With nearly four weeks until Selection Sunday, keep in mind that college basketball writers are a fickle bunch.  At this time of year, one particularly inspiring nationally-televised game can seal it for a player near the top of this list.  For example, who could ever forget the dominating Kenyon Martin performance against DePaul that sealed his NPOY award in 2000, or the 30/16 game that a baby-faced freshman Kevin Durant dropped in a double-overtime win against rival Texas A&M in 2007?  There may not seem like there’s a lot of basketball to be played, but writers fairly or unfairly place much more emphasis on the games near the end of the season when making their selections.  It’ll be worth keeping an eye on this straw poll the final few weeks to see how it ends up.

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Set Your Tivo: 02.14.10

Posted by rtmsf on February 14th, 2010

***** – quit your job and divorce your wife if that’s what it takes to watch this game live
**** – best watched live, but if you must, tivo and watch it tonight as soon as you get home
*** – set your tivo but make sure you watch it later
** – set your tivo but we’ll forgive you if it stays in the queue until 2012
* – don’t waste bandwidth (yours or the tivo’s) of any kind on this game

#16 Ohio State @ Illinois – 1 pm on CBS (*****)

There are only a handful of teams that have a winning streak of at least five games, and two of them will meet in this clash that has huge Big Ten title implications.  The Buckeyes will want to keep pace with the Spartans (and several other contenders) in order to claim at least a share of the conference championship.  Both of these teams stand at 9-3 in the conference, but only Ohio State is ranked (#16).  Illinois, if they win a third consecutive game over a ranked Big Ten team, will not only appear in next week’s top 25, they will also likely be considered the front-runner for the Big Ten title.  In order to top Ohio State, Illinois is going to have to get past defensive standout David Lighty and a Buckeye defense that only gives up 60.5 points per game.  Demetri McCamey has exploded for the Illini when they have needed him the most, shooting a combined 19-29 against Michigan State and Wisconsin.  Although Illinois does not rank in the top 40 in either offensive or defensive efficiency, if McCamey can carry the team on his back again, they will certainly keep this game close.  Ohio State’s offensive game is solid as well, as they are third in the nation in field goal percentage, and they rank eighth in offensive efficiency with four players averaging in double figures.   Although the Buckeyes are hot, their wins have come against the basement of the conference, while Illinois has asserted itself as one of the most overachieving teams in the country, so look for the Illini to get the win to move one step closer to a Big Ten title.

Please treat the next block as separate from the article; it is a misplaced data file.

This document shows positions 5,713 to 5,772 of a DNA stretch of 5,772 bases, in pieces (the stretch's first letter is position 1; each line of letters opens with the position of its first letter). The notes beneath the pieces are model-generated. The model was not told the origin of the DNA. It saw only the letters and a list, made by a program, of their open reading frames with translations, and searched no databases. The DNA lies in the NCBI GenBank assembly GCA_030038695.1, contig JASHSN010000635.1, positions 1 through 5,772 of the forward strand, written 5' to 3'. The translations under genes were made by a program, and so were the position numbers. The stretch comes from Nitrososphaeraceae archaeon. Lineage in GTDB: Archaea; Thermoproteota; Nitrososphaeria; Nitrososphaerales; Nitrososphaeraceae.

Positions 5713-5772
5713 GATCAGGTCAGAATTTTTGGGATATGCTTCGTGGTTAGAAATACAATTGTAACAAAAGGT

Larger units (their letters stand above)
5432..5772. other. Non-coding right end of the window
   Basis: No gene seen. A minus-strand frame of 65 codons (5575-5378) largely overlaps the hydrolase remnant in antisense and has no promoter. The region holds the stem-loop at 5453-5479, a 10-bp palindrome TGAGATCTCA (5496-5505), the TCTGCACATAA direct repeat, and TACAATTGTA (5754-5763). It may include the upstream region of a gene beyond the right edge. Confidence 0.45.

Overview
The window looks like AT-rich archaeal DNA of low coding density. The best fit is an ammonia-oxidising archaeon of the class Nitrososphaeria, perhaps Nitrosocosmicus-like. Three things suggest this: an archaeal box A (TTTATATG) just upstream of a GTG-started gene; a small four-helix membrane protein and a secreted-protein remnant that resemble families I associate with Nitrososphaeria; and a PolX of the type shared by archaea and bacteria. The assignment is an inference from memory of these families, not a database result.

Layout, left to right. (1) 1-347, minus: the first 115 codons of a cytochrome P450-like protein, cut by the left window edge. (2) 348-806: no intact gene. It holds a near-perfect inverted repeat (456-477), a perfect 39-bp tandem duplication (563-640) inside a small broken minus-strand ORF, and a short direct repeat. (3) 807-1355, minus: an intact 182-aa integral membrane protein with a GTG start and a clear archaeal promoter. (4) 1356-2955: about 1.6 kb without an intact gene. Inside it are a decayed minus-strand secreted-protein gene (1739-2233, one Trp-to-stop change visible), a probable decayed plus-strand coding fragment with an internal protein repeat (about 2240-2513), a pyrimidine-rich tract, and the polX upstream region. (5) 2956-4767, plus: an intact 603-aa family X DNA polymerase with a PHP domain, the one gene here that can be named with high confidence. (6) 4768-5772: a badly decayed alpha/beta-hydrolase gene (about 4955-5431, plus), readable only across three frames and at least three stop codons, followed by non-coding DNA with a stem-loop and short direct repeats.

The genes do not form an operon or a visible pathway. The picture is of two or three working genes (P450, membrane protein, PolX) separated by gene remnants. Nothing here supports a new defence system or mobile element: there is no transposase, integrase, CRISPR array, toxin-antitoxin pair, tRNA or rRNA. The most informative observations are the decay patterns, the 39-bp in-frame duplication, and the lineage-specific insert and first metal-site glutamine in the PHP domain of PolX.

Louisville @ #3 Syracuse – 1 pm on ESPN (***)

Although people are well aware of the struggles of North Carolina and Connecticut, Louisville has been just as big of a disappointment this season.  Last year’s Big East winner and #1 NCAA tournament seed, the Cardinals are currently on Joe Lunardi’s first four out.  UL is an acceptable seventh in the Big East, but if they continue to perform on the road like they have so far this season (1-6) they will not have to wait on Selection Sunday to know what their plans are for mid-late March.  The main reason for Louisville’s disappointment is their inability to play defense, with an efficiency rating of #82 in the country.  Syracuse not only ranks better on defense at seventh in the country (they rank in the top ten in steals and blocks per game), they are also among the nation’s best offensive teams.  Syracuse averages 81.6 points per game, and ranks #11 in offensive efficiency with the best field goal percentage in the country.  Louisville’s offense has struggled as of late, especially second-leading scorer Edgar Sosa, who is coming off a zero-point effort against St. John’s in which he went 0-6 from the field with five turnovers.  To make matters worse for UL, Syracuse is heading in the opposite direction, as the Orange are third in the nation with eleven consecutive wins.  Despite all the evidence to show why this game will not be close, the one thing the Cardinals have going for them is that there could potentially be a trap game for Syracuse.  Their next game is on the road against Georgetown, while Louisville knows they need to win almost every game to make the tournament.  Also, Wesley Johnson still does not appear to be 100 % back from his leg injury, as he is just 8-23 from the field in his last three games.   Nevertheless, Syracuse is too talented not to win this game.

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Set Your Tivo: 02.10.10

Posted by THager on February 10th, 2010

***** – quit your job and divorce your wife if that’s what it takes to watch this game live
**** – best watched live, but if you must, tivo and watch it tonight as soon as you get home
*** – set your tivo but make sure you watch it later
** – set your tivo but we’ll forgive you if it stays in the queue until 2012
* – don’t waste bandwidth (yours or the tivo’s) of any kind on this game

Connecticut @ #3 Syracuse — 7 pm on ESPN (***)